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COSEWIC Assessment and Update Status Report on the Scouler’s Corydalis in Canada

Update
COSEWIC Status Report
on the
Scouler’s Corydalis
Corydalis scouleri
in Canada
2006

Species Information

Name and Classification

Scientific name:
Corydalis scouleri Hook.
Common name:
Scouler’s Corydalis; Western Corydalis
Family:
Fumariaceae, Fumitory or Bleeding-Heart Family
Major plant group:
Eudicot flowering plant


Morphological Description

Scouler’s corydalis is a tall perennial herb with thick rhizomes (Douglas et al. 1999a, Douglas and Jamison 2000). Stems are hollow, simple or somewhat branched above and 40–120 cm tall. The blue-green, glaucous (white or blue waxy surface) leaves are usually three in number, from near or above the middle of the stem. The lower one is often 20–30 cm long (Figure 1). The terminal inflorescence, appearing in May and June, is usually a compound raceme (an elongated inflorescence with youngest flowers at the tip) of 15–20, spurred, rosy-pink flowers. For each plant, the large dissected leaves form a delicate blue-green canopy, which intermingles in dense stands with other canopies to form a raised carpet of lush foliage about 1 m above the forest floor (Figure 2). There is no comprehensive monograph for this genus, although about 110 species of Corydalis are known to exist, native to the North Temperate zone and South Africa (Liden 1986).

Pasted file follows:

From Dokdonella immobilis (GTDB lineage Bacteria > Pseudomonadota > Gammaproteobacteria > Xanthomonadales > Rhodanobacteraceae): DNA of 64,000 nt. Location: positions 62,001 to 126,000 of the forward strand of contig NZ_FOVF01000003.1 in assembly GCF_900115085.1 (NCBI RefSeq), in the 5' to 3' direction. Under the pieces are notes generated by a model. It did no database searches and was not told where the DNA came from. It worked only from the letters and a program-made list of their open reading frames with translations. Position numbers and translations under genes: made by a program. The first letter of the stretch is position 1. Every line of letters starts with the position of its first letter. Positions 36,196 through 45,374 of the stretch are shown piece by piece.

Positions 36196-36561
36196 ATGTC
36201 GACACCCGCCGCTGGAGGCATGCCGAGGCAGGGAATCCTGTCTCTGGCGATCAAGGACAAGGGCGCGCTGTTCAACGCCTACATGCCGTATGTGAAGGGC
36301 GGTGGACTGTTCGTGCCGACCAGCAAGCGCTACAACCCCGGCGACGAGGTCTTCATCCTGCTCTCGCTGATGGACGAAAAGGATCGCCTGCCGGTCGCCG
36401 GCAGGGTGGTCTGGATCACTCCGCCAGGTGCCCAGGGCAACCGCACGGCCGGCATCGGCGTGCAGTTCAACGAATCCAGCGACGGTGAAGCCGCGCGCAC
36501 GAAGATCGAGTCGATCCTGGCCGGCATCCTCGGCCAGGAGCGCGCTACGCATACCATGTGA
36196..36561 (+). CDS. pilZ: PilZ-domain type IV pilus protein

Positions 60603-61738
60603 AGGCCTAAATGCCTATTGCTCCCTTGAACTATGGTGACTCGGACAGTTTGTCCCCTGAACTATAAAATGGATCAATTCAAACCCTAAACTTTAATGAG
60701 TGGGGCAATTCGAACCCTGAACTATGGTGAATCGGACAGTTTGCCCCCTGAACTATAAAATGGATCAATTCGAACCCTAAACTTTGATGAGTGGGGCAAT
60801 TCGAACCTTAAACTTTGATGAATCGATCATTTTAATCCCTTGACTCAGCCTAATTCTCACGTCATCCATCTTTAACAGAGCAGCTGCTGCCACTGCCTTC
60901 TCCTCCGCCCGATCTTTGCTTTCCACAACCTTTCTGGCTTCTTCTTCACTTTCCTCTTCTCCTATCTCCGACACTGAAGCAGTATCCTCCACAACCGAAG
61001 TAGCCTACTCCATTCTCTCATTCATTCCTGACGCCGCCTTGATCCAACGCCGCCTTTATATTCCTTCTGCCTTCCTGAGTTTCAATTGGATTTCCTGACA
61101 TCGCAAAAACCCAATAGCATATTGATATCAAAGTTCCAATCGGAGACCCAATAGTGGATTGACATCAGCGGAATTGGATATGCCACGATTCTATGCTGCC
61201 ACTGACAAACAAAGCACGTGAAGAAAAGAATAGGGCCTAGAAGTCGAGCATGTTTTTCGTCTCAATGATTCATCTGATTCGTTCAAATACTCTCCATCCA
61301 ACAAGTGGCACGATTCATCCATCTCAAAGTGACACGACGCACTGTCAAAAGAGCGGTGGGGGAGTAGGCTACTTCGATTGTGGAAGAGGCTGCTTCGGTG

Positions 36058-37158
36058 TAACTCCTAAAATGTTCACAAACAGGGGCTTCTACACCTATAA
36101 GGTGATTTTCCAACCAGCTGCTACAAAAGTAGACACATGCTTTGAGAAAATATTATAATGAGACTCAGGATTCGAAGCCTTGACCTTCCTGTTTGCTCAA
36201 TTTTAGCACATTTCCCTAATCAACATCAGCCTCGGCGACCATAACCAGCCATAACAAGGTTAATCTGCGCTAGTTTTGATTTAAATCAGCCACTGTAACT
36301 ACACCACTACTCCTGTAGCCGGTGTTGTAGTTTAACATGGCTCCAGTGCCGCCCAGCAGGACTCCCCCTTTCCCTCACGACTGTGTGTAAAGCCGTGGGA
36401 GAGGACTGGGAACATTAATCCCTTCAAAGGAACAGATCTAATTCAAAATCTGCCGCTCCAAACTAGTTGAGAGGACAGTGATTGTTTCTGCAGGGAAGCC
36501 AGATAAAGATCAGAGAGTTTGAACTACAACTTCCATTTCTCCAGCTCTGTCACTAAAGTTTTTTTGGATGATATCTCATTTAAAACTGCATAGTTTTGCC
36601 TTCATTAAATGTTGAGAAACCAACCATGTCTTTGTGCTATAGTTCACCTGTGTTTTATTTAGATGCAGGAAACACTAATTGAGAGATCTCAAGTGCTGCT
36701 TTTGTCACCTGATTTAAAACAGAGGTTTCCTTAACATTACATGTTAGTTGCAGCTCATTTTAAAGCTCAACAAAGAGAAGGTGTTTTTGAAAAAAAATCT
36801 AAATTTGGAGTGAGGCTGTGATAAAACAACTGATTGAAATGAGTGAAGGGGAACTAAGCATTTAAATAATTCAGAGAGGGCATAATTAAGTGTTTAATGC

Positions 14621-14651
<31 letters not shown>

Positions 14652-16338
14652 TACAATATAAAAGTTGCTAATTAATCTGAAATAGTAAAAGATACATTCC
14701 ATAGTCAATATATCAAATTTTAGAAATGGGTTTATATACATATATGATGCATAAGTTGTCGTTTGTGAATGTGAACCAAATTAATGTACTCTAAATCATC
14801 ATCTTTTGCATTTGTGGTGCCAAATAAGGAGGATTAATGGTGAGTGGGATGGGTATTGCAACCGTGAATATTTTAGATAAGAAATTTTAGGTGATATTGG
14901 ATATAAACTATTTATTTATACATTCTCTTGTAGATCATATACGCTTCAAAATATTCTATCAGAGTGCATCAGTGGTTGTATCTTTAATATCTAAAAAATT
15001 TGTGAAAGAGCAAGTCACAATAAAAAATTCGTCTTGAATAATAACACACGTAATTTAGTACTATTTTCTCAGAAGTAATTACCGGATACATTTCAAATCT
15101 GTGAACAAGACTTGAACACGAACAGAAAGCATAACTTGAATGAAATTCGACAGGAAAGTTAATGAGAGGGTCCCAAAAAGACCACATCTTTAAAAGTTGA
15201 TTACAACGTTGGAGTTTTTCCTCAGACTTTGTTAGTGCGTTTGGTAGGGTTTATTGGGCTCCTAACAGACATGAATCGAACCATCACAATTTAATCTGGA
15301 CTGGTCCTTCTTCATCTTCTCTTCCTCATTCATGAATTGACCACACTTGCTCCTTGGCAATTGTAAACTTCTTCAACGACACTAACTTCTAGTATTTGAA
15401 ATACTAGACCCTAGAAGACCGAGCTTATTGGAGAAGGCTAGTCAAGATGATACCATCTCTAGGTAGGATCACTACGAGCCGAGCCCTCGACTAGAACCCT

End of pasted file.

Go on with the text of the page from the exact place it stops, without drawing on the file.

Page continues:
Figure 1: Illustration of Scouler’s Corydalis

Figure 1: Illustration of Scouler’s corydalis

From Douglas et al. 1999a, with permission.


Figure 2: Scouler’s Corydalis Habitat in the Nitinat River Drainage

Figure 2: Scouler’s corydalis habitat in the Nitinat River drainage.

Douglas Ecological Consultants 2003

Flowers of Scouler’s corydalis are bilaterally symmetrical, with two laterally placed outer petals, one of which is spurred or hooded, and two inner, dorsiventrally placed petals opposite the rudimentary and quickly deciduous sepals. The tips of the inner petals join to form a second hood that shelters the single, two-lobed stigma and the six stamens fused in two groups alternating with the petals. The obovoid, bicarpellate capsule separates elastically when jarred only slightly, to scatter the shiny, black seeds one to two metres away. As with most other species of corydalis, Scouler’s corydalis has elaiosomes on its seeds. These are fatty bodies that encourage dispersal by ants.


Genetic Description

There has been no known genetic research on Canadian Scouler’s corydalis populations.